In absolute terms, Switzerland has long been recognized as the world’s most innovative country. Of course, the criteria one picks can oddly vary results: if you count patents per capita, Eindhoven, domicile of Philips, is the innovation capital of the world, followed by San Diego. Israel does not even figure on that list.
The secret to Swiss success has been reliance on cheap and abundant capital including foreign investment, highly selected skilled immigrants, and two world-renowned Federal Institutes of Technology (in Zurich and Lausanne). Over 60 percent of R&D expenditures come from the private sector. The country tops the World Economic Forum’s Global Competitiveness Report, the EU’s Innovation Union Scoreboard, the Global Innovation Index, and patent applications in Europe. But despite comparatively very low taxes for an industrialized country, Switzerland is neither an entrepreneurship hub – its innovation is driven by large and well-established companies, not startups – nor is it known for easy access to venture capital or IPOs. To an extent, it is fair to call the Swiss model of innovation establishment-driven. As such, it is extremely successful and sustainable by any standard.
On the other hand, Israel, a.k.a. Start-Up Nation, a.k.a. Silicon Wadi, a country roughly the size of New Jersey, is world champion at churning out technology at a feverish pace with far more limited resources and infrastructure. It is also world champion in R&D expenditures, clocking 4.3 percent of GDP, almost half of it from foreign investors. It has been called the best country to found a startup and the worst to keep it alive. But it is also the world’s leading model for public-private partnership in innovation.
Take Yissum, a technology transfer vehicle of Hebrew University. Established 1964, it is a wholly-owned subsidiary of the university, it accounts for almost 10,000 patents and 120 spin-offs. When a patent is registered, the inventors / scientists take 40 percent of patent revenue; 20 percent goes to their lab, and 40 percent to the university. This covers one-tenth of Hebrew University’s research budget. Long-term research cooperation exists with several multinational enterprises that established over 320 R&D centers. The downside of market orientation is equally obvious: applied research is prioritized over foundational research, further exacerbating its lag.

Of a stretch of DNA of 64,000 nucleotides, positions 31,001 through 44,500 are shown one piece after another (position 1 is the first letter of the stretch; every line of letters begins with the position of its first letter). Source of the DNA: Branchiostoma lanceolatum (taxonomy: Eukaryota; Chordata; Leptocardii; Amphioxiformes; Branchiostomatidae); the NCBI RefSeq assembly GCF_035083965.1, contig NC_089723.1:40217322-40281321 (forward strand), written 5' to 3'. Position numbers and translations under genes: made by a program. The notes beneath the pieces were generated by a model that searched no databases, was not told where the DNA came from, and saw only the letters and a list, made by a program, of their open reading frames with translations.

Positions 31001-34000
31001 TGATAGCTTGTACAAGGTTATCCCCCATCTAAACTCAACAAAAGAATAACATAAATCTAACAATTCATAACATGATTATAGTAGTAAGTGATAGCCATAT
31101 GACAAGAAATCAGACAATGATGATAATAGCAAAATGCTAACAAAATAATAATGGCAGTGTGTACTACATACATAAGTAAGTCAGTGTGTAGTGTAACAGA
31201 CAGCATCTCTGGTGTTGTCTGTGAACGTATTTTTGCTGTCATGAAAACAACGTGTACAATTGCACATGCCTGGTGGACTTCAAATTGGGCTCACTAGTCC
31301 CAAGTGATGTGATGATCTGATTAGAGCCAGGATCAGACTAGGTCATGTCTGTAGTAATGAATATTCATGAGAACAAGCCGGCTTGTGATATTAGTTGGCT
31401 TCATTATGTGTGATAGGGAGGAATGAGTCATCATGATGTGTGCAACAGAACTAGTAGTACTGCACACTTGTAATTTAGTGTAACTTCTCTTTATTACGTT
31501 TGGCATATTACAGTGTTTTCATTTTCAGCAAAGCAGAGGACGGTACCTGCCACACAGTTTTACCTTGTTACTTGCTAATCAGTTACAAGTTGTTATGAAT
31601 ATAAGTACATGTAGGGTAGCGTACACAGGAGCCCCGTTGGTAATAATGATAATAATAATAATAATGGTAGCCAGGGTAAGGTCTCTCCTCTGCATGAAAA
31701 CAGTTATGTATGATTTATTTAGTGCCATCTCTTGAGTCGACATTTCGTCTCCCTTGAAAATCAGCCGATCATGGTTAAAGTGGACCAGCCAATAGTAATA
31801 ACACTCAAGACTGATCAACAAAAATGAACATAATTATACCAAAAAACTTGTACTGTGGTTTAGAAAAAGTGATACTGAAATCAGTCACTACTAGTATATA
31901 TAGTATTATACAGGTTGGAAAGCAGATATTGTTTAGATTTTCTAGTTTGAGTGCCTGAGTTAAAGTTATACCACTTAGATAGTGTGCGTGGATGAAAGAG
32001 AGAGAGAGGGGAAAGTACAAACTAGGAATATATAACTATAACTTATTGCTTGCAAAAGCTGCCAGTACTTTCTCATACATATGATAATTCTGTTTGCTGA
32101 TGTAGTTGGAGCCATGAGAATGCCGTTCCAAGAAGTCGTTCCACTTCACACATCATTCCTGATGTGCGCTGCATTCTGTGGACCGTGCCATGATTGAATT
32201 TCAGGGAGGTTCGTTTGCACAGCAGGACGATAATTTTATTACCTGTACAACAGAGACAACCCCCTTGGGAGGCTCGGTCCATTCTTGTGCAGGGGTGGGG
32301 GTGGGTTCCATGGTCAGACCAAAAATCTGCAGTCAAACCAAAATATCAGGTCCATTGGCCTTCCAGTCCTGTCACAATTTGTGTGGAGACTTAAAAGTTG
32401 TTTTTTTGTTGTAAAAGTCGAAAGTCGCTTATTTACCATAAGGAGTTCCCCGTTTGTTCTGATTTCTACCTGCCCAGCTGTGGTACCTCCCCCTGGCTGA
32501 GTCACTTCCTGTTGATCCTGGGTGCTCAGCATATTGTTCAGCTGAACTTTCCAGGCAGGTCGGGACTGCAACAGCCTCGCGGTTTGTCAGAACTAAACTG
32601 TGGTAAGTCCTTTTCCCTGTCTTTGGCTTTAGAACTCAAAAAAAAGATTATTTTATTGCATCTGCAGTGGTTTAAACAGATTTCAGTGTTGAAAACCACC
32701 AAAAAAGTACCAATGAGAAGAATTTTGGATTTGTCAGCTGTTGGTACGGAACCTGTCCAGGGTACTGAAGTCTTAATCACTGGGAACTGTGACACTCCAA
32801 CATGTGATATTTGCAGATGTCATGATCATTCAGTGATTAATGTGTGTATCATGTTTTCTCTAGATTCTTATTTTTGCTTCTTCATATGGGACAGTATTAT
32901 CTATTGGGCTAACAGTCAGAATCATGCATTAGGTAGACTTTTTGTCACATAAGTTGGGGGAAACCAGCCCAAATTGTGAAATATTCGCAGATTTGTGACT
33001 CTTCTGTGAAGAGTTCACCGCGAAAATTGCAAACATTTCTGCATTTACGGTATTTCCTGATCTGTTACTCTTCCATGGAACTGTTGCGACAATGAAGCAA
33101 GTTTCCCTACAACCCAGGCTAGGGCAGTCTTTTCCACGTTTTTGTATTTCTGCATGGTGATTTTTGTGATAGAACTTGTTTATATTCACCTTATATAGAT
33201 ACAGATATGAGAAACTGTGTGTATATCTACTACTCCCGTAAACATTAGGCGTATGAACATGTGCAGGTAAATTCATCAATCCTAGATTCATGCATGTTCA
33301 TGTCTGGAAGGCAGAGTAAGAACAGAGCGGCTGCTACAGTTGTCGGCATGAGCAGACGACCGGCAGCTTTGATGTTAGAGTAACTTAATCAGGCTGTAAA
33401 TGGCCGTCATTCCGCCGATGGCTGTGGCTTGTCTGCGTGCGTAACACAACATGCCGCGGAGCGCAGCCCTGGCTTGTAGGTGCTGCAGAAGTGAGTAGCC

More than 8000 startups were created in Israel in the last decade. They employ 500,000 individuals. Just in 2016, some 1,400 new companies were founded. Even though, like everywhere else, the vast majority of startups does not survive, there are at any given time some 6,000 operational startups. The country has no choice but to try new things. Its domestic market is too small, and a foothold in foreign markets requires products the consumer has not realized a need for yet.
Venture Capital finance also follows its own model (although only $4.8 bn was raised in 2016). Terra Venture Partners, a private business development fund, operates in an environment Silicon Valley can only dream of: every shekel invested by the fund will be matched with six shekels by the state.
The government’s Israel Innovation Authority, by now an agency independent of the Ministry of Economics, funds 2,000 projects from all walks of life, with the exception of foundational and military research. Select projects are funded with up to 85 percent of their budget requirements, while university research with up to 90 percent. Israel Innovation Authority recovers 35 percent of its investments on average. If it were more, the agency would conclude that they took insufficient risk. But if a funded company is sold abroad, it must repay three times the amount received.
Not surprisingly, and very much based on the factors described above, the international advantage of Switzerland lay in health and material sciences, while Israel has become a focal point in data sciences, alternative energy, and natural resource substitution.